Matt Richtel is the author of the new novel The Doomsday Equation. A Pulitzer Prize-winning reporter for The New York Times, his other books include A Deadly Wandering, The Cloud, and Devil's Plaything. He lives in San Francisco.
Q: How did you come up with your main character, Jeremy Stillwater?
A: I wanted to think about or ask readers to think about the way low-level personal conflict can add up. I decided to embody that in someone who is completely drawn to conflict. It gave me a chance to play with the idea that we are often critical of others without adding our own contribution to a world riven with conflict. It’s easy to point a finger at Jeremy [but] maybe he told us something about [ourselves].
Also, I liked the idea…of [writing about] a jerk. Some reviews said, Gosh, I hate this guy. One of my favorite moments is when he’s trying to pick up a woman, and his desire for conflict is so great that he insults her and she slaps him [and he feels good about it]. That really captures a jerk.
Q: You mentioned that you were hoping people would see his character develop through the book.
A: Some did, some didn’t. Given that I’m prolific, or very passionate [about my writing], I can’t always tell if I moved too quickly. Some of the reaction is that he’s a complete jerk, and I feel I made an effort to have him evolve—the only way he’ll save the world is by understanding a bit about himself.
I think he does transform, even slightly. It’s probably a mistake in any book to allow the reviews to dictate what happens in a book, because perceptions may vary. If I’ve done it right, the onus is on me to have them see he’s something bigger than a jerk—he’s a soulful creature who needs to [find himself].
Q: Is there a real-life equivalent to Jeremy’s computer in the book?
A: It’s drawn from a real-life guy and a real-life computer. The real-life guy is much nicer and the real-life computer is much more powerful….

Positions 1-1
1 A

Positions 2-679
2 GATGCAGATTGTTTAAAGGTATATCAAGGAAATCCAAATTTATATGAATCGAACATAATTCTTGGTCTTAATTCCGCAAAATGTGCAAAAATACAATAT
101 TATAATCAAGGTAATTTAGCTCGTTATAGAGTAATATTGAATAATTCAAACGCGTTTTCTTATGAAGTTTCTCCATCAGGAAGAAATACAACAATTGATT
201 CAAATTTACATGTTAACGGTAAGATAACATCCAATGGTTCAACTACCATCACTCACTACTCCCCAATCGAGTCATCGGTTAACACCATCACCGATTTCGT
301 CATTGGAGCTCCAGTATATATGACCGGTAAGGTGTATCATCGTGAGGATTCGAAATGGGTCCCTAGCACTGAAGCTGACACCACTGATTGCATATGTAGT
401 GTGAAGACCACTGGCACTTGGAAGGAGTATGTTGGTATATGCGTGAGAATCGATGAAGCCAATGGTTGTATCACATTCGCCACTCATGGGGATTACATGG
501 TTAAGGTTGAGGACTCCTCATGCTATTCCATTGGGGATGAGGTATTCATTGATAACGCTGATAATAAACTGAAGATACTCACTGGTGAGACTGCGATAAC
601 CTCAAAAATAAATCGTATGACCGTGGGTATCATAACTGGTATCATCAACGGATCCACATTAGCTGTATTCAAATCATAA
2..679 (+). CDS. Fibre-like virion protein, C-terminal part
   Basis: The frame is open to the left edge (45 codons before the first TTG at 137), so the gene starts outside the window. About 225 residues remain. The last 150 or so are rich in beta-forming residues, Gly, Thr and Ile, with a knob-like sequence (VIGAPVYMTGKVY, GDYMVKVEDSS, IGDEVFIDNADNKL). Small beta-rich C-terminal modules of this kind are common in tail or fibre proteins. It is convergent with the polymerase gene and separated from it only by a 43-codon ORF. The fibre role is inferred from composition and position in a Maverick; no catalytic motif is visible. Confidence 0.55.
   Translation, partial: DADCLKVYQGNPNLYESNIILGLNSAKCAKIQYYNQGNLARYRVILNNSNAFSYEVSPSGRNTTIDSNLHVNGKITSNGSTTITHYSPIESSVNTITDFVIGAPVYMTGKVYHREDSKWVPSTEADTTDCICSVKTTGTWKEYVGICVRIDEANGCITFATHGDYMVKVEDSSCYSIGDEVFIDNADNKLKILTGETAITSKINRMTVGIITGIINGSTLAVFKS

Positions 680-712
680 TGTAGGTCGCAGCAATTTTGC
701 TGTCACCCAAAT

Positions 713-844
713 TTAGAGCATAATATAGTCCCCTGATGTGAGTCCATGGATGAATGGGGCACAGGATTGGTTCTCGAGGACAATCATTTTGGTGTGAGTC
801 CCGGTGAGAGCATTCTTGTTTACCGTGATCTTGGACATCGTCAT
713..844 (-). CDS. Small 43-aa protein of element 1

This is so in the realm of what’s happening right now, the way Big Data is crunched to make predictions about group behavior, individual behavior, the weather, the stock market. We are in the infancy of it, and this book is maybe in the teenage years, but it’s not so far off….
Q: Is there a computer now that actually predicts conflict, like the computer in the book?
A: There is a mathematical equation that does it on a primitive basis. Sean Gourley [who created it] has even had conversations with the government.
My guess is the human pattern recognition and experience still trumps the uncertainty of trying to predict conflict—there are too many variables to rely on a computer for something with such big stakes.
As we begin to understand the impacts better, no human brain can add up all the pieces the way a computer can, but a computer doesn’t have gut feelings. Given the life-and-death stakes, we’d better be sure before we outsource it to Siri.
Q: What is the real “Guardians” group on which you base your group in the book?
A: I’ve been a little cartoonish, but there’s something under the surface. The real Guardians group is Neturei-Karta, a group of Orthodox super-religious Jews who did not believe in the founding of a secular Israel—they believed it would go against the true return of the Messiah.
What I found interesting, metaphorically—I’m thinking more on a broad level about low-level strongly held views that many people have that prevent compromise.
I am not making a broad statement about religion, but you look across the world now, whether you’re looking at Israel, or at Indiana with the Religious Freedom Act…beneath the surface of this, what I’m trying to get at [with] these political battles is a certain kind of [situation] where some people believe that if they compromise on their basic beliefs, something really terrible will happen, like the Messiah won’t come or they will be betraying their most important beliefs. It gets hard to compromise [on the big issues]. …
Q: I know you’ve written fiction and nonfiction and a children’s book—what are you working on now?
A: The book we’re talking about today was done three years ago and held back because the publisher wanted to put out A Deadly Wandering first.
When A Deadly Wandering was being edited, I [worked on] a piece of fiction that will come out next year, the girl eXtra. It’s the story of a girl from an affluent San Francisco family who goes missing. It has a little bit of the noir detective style…[and looks at] child-rearing in the age of haves and have-nots. I think [my books have] gone from slightly trashy to slightly literary.
--Interview with Deborah Kalb. For a previous Q&A with Matt Richtel, please click here.